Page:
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Old 03-09-2012, 07:18 AM   #13
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You guys have never seen a piece of siding 9" wide or 8" wide made to look like three pieces of clapboard? Or a 10" or 9" made to look like two pieces?
Sure but that would be a triple 3 or a double 5 or 4.5.

Cant say I've ever seen a triple 2.7 though.
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Old 03-09-2012, 07:46 AM   #14
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Originally Posted by HomeSealed View Post
Your right, it will last, it will just be wavy and buckling all over the place. The thickness is a major factor as to how the siding will look upon completion and years down the road. If you have 20 yr old .040 siding that still looks good then that is called luck. The thicker, the better. That is just common sense.

Sorry but that is just incorrect.

If you have a flat surface to begin with a .40 will look the same as the thicker.

You have been brainwashed. it is all in the installation, not the thickness. Remember the difference between a .40 and .44 is only 10%.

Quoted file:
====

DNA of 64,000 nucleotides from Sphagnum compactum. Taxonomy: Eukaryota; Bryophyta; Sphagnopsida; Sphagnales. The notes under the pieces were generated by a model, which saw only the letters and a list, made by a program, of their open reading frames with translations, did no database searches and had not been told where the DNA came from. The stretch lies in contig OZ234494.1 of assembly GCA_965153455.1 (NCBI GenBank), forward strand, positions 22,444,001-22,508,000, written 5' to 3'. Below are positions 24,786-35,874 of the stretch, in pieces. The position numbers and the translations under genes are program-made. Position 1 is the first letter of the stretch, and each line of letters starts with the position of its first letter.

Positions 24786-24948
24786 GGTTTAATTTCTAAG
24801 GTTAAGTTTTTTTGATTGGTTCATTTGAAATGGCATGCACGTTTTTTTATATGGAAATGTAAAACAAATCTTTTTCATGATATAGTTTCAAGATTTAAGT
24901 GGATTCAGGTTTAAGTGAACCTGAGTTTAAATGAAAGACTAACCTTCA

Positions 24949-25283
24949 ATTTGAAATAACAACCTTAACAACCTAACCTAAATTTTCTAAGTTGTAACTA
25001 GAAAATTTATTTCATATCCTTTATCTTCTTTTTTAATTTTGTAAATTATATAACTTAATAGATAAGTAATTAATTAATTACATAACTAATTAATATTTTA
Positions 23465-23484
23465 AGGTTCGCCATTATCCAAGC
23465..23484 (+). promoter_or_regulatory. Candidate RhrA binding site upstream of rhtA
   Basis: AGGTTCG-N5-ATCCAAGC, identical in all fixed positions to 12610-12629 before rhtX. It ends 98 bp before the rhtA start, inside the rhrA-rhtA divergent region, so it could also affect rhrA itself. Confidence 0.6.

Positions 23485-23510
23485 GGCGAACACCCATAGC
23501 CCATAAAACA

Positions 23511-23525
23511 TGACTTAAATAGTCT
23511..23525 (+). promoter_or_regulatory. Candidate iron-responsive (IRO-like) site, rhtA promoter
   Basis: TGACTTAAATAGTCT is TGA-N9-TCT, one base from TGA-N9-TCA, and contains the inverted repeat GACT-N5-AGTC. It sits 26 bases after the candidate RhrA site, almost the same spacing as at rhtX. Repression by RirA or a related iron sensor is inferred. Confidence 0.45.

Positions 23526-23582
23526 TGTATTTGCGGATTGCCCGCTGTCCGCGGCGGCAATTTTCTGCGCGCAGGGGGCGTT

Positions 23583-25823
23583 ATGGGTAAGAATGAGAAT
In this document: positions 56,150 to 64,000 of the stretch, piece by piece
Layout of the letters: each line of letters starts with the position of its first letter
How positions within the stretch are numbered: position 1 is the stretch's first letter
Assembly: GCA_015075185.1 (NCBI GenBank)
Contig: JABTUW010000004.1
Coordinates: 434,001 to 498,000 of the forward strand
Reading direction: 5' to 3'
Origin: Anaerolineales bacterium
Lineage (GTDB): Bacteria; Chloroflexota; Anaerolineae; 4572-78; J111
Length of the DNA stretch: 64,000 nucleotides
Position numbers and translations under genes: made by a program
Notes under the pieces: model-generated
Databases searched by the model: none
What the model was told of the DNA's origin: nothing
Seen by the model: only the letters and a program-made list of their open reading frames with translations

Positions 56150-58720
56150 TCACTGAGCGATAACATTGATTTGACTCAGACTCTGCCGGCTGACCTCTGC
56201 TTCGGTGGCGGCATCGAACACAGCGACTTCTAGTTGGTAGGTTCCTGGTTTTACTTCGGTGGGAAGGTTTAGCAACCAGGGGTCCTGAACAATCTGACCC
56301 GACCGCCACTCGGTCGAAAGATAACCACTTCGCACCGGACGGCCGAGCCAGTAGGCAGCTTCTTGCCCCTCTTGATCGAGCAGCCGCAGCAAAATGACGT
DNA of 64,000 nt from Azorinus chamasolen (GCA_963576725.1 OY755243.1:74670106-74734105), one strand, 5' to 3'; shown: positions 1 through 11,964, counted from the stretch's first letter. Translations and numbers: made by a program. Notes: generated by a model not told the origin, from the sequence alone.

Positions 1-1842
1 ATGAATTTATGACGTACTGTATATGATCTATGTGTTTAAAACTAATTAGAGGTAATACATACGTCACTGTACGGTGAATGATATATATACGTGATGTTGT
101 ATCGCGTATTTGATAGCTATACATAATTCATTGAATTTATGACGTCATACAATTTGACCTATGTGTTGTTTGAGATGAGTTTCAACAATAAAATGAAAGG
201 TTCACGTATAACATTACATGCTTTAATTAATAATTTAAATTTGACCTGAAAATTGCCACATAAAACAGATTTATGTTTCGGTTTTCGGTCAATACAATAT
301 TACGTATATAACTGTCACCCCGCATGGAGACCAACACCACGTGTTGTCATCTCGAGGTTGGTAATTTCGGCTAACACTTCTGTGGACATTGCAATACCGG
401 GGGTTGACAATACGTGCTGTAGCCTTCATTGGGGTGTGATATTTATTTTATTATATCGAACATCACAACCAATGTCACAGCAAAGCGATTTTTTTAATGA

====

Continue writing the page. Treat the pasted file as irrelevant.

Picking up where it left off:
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Old 03-09-2012, 09:50 AM   #15
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Originally Posted by framer52 View Post
Sorry but that is just incorrect.

If you have a flat surface to begin with a .40 will look the same as the thicker.

You have been brainwashed. it is all in the installation, not the thickness. Remember the difference between a .40 and .44 is only 10%.
I agree completely.

I sided my garage 10 years ago with the box store .40 and it looks the same as the day I put it on.

I think there are a lot of diy's who buy the .40 siding and nail it tight.

This has probably contributed to the thinking that you can't do a decent job with .40 siding.

That said, however, the thicker, more expensive siding is probably better formulated to resist physical and uv damage.

I just finished putting .46 siding on my retirement house and it certainly appeared to be stiffer and of a higher quality than the .40. (It was a closeout and I got it at a good price, else I might have gone with a lesser siding)

However, as I said, the 10 year old .40 siding on my garage looks as good as the day I installed it.

You can't just nail or screw vinyl without allowing for expansion and expect it to remain looking good.

I have seen a number of cases where the siding was buckled and coming loose and discovered that it was put on with a staple gun.

That kind of installation may be more common than realized, especially with uninformed diy's who probably typically get the .40 from the box stores.